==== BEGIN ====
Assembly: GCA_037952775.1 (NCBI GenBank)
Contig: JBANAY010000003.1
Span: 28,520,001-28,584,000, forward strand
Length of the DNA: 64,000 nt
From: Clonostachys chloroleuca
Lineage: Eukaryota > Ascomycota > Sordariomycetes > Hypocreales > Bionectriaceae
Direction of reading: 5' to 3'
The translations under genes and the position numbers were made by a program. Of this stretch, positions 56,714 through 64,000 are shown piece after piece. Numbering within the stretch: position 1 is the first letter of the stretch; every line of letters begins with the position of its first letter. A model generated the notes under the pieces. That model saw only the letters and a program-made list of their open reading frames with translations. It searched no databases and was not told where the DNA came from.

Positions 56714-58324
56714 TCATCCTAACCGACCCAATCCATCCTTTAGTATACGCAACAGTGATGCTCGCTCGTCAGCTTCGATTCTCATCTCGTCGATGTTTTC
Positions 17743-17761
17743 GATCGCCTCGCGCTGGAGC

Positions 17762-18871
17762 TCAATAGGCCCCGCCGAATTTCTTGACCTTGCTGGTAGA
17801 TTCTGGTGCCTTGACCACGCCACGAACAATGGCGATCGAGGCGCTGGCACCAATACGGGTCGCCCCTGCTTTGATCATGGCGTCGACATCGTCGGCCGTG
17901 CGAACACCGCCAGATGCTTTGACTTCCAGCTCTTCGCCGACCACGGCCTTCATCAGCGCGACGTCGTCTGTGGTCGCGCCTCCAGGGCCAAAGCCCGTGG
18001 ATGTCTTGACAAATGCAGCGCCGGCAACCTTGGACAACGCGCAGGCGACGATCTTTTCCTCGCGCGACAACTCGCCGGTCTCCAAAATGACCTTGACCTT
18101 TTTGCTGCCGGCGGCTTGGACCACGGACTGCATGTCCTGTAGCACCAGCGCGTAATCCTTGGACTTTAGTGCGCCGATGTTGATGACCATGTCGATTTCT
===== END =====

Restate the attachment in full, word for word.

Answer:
Assembly: GCA_037952775.1 (NCBI GenBank)
Contig: JBANAY010000003.1
Span: 28,520,001-28,584,000, forward strand
Length of the DNA: 64,000 nt
From: Clonostachys chloroleuca
Lineage: Eukaryota > Ascomycota > Sordariomycetes > Hypocreales > Bionectriaceae
Direction of reading: 5' to 3'
The translations under genes and the position numbers were made by a program. Of this stretch, positions 56,714 through 64,000 are shown piece after piece. Numbering within the stretch: position 1 is the first letter of the stretch; every line of letters begins with the position of its first letter. A model generated the notes under the pieces. That model saw only the letters and a program-made list of their open reading frames with translations. It searched no databases and was not told where the DNA came from.

Positions 56714-58324
56714 TCATCCTAACCGACCCAATCCATCCTTTAGTATACGCAACAGTGATGCTCGCTCGTCAGCTTCGATTCTCATCTCGTCGATGTTTTC
Positions 17743-17761
17743 GATCGCCTCGCGCTGGAGC

Positions 17762-18871
17762 TCAATAGGCCCCGCCGAATTTCTTGACCTTGCTGGTAGA
17801 TTCTGGTGCCTTGACCACGCCACGAACAATGGCGATCGAGGCGCTGGCACCAATACGGGTCGCCCCTGCTTTGATCATGGCGTCGACATCGTCGGCCGTG
17901 CGAACACCGCCAGATGCTTTGACTTCCAGCTCTTCGCCGACCACGGCCTTCATCAGCGCGACGTCGTCTGTGGTCGCGCCTCCAGGGCCAAAGCCCGTGG
18001 ATGTCTTGACAAATGCAGCGCCGGCAACCTTGGACAACGCGCAGGCGACGATCTTTTCCTCGCGCGACAACTCGCCGGTCTCCAAAATGACCTTGACCTT
18101 TTTGCTGCCGGCGGCTTGGACCACGGACTGCATGTCCTGTAGCACCAGCGCGTAATCCTTGGACTTTAGTGCGCCGATGTTGATGACCATGTCGATTTCT